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Experimental Analysis of Glazing Breakage at the Wildland Urban Interface Microscale

Abstract : Fires in Wildland-Urban Interface (WUI) areas have rapidly expanded in frequency and severity over the past few decades, and the number of structures lost per year is also increasing. One of the most vulnerable elements of a house are glazing systems, which, when exposed to fire, can crack and break, allowing a fire to enter the structure. Studies have been performed in the past to investigate the resistance to fire of glazing systems containing float glass (commonly present at the WUI), but there is a large discrepancy in the obtained results. A set of laboratory experiments has therefore been performed on single and double pane float glazing systems of different thicknesses (4 and 6 mm) exposed to uniform radiant heat, with the objective of identifying the criteria which cause the onset of cracking. Results show that a windows’ resistance increases with glass thickness, and an attempt to use a thermal dose criterion was made. No criterion related to temperature could be identified, since the obtained temperature data is very scattered.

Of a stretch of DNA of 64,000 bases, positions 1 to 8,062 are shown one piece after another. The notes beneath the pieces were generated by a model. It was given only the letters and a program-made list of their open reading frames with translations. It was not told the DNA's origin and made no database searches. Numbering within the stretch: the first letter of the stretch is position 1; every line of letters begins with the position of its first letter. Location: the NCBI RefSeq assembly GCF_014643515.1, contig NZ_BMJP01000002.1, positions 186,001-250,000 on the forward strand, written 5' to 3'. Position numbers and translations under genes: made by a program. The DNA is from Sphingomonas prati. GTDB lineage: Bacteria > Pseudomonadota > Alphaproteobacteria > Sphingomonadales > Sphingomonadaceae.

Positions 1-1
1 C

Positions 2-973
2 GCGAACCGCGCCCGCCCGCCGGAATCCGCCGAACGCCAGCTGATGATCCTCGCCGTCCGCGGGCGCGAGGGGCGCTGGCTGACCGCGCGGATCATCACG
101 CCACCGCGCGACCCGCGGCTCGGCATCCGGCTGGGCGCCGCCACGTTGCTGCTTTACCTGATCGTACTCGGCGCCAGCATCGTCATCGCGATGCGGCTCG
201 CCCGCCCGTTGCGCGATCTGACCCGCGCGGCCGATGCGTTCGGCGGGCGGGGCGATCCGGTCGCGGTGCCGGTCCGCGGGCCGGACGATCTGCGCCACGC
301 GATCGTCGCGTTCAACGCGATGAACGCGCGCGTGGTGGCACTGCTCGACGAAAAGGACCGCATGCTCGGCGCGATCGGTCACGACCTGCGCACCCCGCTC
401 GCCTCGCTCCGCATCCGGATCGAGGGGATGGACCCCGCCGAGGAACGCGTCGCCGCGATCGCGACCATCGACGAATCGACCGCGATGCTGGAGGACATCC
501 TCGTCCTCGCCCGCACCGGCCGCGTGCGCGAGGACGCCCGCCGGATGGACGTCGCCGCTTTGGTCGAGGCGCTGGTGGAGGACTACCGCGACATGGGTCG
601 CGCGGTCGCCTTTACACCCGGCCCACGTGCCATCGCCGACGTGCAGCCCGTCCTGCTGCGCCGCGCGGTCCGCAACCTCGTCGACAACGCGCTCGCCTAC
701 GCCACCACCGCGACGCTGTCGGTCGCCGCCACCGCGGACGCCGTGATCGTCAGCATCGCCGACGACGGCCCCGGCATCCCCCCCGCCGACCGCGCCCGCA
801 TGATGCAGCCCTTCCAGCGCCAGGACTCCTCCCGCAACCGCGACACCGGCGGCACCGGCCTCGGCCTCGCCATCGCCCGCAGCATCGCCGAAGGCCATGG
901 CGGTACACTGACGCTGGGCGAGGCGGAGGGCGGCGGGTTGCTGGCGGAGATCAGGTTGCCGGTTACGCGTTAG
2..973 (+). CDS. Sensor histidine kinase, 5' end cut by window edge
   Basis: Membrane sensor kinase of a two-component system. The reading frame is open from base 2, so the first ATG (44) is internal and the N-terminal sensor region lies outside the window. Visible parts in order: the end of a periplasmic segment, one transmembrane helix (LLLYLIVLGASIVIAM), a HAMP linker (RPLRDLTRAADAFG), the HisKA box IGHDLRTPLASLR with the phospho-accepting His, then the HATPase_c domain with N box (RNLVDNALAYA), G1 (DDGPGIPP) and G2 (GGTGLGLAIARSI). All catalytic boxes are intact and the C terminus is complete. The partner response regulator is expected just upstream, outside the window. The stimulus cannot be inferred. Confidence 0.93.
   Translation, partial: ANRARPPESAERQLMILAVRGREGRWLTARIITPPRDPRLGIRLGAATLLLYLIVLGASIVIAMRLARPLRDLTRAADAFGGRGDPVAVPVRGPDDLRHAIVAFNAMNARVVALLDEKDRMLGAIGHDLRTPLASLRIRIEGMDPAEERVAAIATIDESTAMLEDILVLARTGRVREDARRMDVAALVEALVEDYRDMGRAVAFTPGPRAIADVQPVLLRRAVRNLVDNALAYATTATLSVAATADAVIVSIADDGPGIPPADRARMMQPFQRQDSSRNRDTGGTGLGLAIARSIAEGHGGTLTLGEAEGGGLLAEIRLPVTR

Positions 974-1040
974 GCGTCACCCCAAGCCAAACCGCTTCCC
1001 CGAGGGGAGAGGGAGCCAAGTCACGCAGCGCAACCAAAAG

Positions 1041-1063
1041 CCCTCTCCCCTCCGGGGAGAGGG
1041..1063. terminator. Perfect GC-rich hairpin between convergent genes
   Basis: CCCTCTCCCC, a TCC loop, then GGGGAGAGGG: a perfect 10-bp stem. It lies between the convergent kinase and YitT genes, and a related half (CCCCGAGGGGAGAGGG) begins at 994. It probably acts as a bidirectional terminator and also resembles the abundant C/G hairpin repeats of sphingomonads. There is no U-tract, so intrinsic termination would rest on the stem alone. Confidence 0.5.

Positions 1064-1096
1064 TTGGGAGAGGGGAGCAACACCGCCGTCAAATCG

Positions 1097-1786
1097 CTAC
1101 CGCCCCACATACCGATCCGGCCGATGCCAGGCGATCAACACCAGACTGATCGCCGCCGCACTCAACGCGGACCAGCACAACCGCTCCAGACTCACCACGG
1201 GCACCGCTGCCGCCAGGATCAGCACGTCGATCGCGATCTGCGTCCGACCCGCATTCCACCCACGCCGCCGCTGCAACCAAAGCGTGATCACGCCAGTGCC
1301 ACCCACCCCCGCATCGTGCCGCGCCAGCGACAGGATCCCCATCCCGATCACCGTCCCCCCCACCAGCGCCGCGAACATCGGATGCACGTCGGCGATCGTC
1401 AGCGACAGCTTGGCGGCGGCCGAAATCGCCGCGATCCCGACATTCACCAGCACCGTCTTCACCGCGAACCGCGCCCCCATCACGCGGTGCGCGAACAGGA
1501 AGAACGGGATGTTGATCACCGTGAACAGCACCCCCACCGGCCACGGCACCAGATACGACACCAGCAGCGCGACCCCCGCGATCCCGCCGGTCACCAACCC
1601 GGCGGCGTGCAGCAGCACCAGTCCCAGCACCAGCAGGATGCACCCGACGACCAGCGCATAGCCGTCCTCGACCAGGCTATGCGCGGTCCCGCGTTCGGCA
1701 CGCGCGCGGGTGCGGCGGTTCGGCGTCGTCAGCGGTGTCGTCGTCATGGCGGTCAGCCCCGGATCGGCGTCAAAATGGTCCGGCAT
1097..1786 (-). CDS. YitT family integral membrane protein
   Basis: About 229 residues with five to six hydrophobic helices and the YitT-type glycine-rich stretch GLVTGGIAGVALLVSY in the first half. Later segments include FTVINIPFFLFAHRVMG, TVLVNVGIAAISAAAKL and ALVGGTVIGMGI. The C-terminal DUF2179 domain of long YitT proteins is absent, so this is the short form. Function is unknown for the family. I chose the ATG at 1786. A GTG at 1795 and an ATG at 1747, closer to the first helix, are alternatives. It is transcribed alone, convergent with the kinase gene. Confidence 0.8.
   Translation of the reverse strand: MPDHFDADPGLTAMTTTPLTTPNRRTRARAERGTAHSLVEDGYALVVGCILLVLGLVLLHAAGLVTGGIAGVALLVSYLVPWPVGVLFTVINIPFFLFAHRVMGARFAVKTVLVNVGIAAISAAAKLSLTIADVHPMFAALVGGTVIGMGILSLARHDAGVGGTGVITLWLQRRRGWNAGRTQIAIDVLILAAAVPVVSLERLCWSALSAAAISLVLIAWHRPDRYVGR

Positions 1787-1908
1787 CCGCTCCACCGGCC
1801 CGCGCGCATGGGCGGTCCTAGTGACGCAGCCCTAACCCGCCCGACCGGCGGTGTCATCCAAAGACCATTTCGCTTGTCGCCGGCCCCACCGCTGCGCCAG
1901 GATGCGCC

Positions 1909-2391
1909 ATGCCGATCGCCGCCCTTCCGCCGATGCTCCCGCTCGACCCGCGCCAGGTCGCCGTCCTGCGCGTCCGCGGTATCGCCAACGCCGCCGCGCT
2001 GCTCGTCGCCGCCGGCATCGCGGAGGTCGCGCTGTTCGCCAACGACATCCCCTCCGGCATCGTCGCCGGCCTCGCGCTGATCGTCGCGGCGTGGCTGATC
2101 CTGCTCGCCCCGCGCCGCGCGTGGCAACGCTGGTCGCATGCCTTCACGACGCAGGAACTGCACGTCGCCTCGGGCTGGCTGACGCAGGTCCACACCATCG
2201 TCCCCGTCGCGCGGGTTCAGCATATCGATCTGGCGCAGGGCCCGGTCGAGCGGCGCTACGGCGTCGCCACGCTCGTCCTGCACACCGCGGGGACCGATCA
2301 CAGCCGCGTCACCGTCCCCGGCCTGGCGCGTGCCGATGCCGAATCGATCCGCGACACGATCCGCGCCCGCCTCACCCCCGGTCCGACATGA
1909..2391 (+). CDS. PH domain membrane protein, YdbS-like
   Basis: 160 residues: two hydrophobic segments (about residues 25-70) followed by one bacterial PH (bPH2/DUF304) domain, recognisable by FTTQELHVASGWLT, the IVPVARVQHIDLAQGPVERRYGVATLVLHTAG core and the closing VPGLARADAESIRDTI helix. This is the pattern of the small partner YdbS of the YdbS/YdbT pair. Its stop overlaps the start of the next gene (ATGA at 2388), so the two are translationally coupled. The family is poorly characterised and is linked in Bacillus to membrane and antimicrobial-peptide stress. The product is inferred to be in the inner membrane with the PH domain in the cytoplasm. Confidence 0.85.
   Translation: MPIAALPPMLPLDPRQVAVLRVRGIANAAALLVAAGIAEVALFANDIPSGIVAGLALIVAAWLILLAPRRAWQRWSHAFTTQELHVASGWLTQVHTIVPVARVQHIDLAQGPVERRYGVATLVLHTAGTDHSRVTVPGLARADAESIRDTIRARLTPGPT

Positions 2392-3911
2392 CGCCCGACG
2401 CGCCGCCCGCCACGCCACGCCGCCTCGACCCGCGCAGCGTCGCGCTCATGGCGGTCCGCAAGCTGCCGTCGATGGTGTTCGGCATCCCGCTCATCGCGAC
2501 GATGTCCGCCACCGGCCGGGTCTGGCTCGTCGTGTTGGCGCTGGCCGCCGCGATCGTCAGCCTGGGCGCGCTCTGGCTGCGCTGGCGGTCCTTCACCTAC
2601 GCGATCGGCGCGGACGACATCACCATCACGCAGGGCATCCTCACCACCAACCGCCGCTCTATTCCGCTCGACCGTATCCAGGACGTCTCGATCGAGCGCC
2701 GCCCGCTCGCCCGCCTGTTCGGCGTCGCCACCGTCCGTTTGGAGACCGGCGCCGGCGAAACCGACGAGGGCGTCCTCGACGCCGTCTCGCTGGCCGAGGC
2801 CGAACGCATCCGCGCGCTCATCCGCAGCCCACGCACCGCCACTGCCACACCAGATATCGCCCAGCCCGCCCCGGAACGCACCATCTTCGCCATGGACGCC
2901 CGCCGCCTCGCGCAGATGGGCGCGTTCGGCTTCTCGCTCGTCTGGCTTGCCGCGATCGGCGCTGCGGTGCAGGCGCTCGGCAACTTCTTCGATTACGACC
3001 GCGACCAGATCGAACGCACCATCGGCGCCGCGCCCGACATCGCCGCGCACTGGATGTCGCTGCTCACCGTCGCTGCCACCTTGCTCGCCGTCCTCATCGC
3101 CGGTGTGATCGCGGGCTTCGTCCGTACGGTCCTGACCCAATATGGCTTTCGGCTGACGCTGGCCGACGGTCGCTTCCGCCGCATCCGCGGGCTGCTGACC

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Submitted on : Tuesday, December 14, 2021 - 9:59:21 AM
Last modification on : Thursday, May 26, 2022 - 3:00:58 AM

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  • HAL Id : hal-03478759, version 1

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Frederic Heymes, Elisabeth Ismael, Pascale Vacca, Clément Chanut, Eulàlia Planas, et al.. Experimental Analysis of Glazing Breakage at the Wildland Urban Interface Microscale. AOSFST 2021 – 12th Asia-Oceania Symposium on Fire Science and Technology, Dec 2021, Brisbane (En ligne), Australia. ⟨hal-03478759⟩

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